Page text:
The inter- and intraindividual pharmacokinetic variability of LTG is a well-known fact and therefore individual dosing needs to be adjusted for each patient. The metabolism and elimination half-time of LTG can be influenced by some concomitant therapies with other medications. The LTG pharmacokinetics and metabolism could also be affected by several other conditions (i.e. pregnancy, diseases, age, genetic polymorphisms, renal replacement therapy) [58]. Several adverse effects of LTG, including rash and other life-threatening cutaneous reactions, have been reported. The fatality rate of severe cutaneous adverse reactions ranges from 10 to 35%. In addition, these reactions have the potential to cause disabilities [9]. Other adverse effects are hemophagocytic lymphohistiocytosis and blood dyscrasias. Nausea, vomiting, abdominal pain, ataxia, headache or visual disturbances are also been reported as side effects [3]. The LTG plasma concentrations may be increased by factors affecting its pharmacokinetics. High plasma levels of LTG could be related to an increased risk of adverse effects. Therapeutic drug monitoring of plasma LTG has been applied to minimize this risk. For forensic purposes, determination of LTG in plasma is also useful in cases of accidental overdose or suicidal attempts.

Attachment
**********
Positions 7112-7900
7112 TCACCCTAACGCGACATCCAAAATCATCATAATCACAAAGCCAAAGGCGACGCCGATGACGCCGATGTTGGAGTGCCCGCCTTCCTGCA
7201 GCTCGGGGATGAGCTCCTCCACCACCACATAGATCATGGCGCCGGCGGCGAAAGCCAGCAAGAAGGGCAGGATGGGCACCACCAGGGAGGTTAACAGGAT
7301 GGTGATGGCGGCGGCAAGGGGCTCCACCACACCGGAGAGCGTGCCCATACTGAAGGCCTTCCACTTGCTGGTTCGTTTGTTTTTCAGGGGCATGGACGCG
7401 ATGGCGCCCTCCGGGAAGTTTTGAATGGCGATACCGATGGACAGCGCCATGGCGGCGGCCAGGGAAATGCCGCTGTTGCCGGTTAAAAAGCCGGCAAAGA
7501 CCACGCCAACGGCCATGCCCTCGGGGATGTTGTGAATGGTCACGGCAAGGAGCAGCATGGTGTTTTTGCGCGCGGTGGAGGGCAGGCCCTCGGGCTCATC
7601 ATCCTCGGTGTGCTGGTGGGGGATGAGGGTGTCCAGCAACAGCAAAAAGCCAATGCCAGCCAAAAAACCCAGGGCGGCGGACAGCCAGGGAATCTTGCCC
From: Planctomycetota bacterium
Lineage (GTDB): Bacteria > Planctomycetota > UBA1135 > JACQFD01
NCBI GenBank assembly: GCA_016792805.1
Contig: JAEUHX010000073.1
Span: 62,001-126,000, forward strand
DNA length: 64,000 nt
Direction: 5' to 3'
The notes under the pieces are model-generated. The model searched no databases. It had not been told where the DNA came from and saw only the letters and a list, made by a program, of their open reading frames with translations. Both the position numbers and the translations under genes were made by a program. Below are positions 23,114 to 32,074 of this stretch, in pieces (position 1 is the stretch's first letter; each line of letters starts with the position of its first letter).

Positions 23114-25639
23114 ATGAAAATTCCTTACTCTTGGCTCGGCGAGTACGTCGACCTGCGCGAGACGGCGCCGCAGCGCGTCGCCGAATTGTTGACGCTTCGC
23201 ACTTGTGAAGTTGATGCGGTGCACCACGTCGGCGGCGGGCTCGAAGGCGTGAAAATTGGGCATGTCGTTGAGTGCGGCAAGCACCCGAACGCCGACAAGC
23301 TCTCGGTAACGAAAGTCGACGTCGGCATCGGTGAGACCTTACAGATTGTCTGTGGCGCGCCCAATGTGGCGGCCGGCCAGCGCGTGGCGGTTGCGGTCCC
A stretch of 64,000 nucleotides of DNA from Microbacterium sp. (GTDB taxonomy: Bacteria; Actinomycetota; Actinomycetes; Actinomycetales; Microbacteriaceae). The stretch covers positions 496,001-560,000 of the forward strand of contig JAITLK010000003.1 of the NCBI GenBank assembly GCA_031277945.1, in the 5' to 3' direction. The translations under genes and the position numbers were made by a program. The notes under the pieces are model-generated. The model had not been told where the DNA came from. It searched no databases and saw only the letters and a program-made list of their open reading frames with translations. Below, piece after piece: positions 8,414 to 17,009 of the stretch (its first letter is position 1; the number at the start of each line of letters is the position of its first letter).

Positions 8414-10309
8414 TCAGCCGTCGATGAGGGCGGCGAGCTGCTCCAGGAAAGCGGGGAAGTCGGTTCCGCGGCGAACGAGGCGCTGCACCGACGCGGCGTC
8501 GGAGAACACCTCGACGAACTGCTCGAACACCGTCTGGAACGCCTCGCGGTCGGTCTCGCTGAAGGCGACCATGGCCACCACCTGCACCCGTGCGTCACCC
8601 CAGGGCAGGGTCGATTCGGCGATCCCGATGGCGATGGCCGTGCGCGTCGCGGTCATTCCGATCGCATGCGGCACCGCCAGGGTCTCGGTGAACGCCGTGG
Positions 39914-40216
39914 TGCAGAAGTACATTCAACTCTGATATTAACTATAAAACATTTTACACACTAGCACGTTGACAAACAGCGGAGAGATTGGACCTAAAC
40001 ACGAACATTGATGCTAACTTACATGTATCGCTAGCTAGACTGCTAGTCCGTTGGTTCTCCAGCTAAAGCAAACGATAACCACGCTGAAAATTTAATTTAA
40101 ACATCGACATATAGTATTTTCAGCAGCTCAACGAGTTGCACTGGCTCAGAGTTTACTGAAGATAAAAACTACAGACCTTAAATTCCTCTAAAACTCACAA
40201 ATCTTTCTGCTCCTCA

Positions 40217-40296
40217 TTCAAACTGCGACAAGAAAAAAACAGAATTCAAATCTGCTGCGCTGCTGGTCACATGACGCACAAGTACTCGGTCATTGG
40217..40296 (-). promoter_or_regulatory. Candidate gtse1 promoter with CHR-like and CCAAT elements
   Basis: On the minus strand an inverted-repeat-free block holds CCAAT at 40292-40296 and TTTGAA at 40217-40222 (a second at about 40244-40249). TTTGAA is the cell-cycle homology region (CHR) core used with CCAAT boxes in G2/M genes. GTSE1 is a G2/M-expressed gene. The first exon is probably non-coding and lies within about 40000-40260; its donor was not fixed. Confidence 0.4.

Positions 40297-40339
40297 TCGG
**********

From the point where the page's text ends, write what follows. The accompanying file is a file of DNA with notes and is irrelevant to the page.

Lamotrigine is well absorbed via oral administration, and is approximately 55% bound to plasma protein. It undergoes glucuronidation and renal excretion, following first-order linear kinetics with a half-life of 24–30 h [3, 10]. The therapeutic plasma concentration of LTG was estimated to be in the range of 1–15 µg/ml and the toxic one in the range of 16–47 µg/ml. Although lamotrigine is extensively metabolized to glucuronide conjugates, most authors propose the determination of the parent drug rather than monitoring the glucuronide metabolite (2-N-glucuronide) [11]. Several methods for determination of LTG in biological fluids have been reported including high-performance liquid chromatography [6, 7, 1019], liquid chromatography tandem mass spectrometry [5, 8, 2024], and gas chromatography-mass spectrometry [25].